Women who have suffered a miscarriage are sometimes told by their doctors to wait six months before conceiving again to reduce the risk for another miscarriage. But: New research suggests that this advice, which is based on recommendations from the World Health Organization, is misguided.

The new study included more than 30,000 women who had miscarried in their first pregnancies. Findings: Compared with women who delayed their second pregnancies for six months or more, those who conceived again within six months were significantly less likely to have another miscarriage… have an ectopic pregnancy (in which the embryo starts to grow in a fallopian tube or elsewhere outside the womb)… need a Cesarean section… give birth prematurely… or have a baby with a low birth weight. Caveat: It is possible that some of the women who conceived more than six months after their miscarriages did so not by choice or on the advice of their doctors, but rather because they had trouble getting pregnant again — and that this fertility problem also negatively affected their birth outcomes. However, given the large number of women included in this study, it is unlikely that this would be the only explanation for the results.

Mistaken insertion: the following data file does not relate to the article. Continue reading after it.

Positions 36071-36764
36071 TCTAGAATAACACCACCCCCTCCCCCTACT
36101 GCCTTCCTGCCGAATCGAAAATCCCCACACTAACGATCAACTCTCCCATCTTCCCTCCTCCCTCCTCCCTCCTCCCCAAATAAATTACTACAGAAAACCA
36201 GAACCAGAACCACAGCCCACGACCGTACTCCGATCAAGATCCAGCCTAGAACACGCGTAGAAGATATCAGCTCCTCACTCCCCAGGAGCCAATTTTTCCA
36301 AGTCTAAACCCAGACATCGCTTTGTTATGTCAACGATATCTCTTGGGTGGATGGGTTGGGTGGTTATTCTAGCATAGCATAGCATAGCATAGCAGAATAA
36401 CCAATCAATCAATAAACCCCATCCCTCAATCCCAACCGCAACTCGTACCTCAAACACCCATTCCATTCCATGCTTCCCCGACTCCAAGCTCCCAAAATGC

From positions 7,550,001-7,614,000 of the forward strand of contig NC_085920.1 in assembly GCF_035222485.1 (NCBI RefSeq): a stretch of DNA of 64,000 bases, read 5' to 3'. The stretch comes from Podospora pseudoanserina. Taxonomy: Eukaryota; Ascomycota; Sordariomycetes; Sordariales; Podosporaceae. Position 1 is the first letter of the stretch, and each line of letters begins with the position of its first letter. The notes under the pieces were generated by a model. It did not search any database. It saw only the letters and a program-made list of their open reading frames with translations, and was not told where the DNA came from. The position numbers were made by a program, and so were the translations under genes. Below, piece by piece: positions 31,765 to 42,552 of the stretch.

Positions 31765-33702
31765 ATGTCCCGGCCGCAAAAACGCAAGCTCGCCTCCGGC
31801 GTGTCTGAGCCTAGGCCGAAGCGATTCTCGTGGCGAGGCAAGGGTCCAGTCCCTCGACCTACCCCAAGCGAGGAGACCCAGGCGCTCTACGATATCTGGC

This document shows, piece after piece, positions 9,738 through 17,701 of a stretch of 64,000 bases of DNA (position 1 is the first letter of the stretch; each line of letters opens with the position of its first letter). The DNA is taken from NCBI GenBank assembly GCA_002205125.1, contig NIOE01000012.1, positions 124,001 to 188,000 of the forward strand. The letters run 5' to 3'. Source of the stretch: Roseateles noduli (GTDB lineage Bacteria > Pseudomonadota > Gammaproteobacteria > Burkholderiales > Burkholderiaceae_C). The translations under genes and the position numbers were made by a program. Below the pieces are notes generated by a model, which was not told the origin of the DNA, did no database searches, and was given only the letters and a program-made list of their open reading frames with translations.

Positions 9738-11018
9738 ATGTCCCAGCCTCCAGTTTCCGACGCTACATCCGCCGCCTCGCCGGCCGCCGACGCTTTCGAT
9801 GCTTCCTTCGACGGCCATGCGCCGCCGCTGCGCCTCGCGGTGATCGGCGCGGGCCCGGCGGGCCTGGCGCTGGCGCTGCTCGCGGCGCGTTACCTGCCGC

Bottom line: This study is good news, especially for women over age 35. Given that fertility decreases with age, not having to wait six months after a miscarriage can significantly boost the chances of being able to conceive again. Editor’s note: Some US doctors advise waiting two months to conceive again so that the uterine lining has time to regenerate — talk to your obstetrician.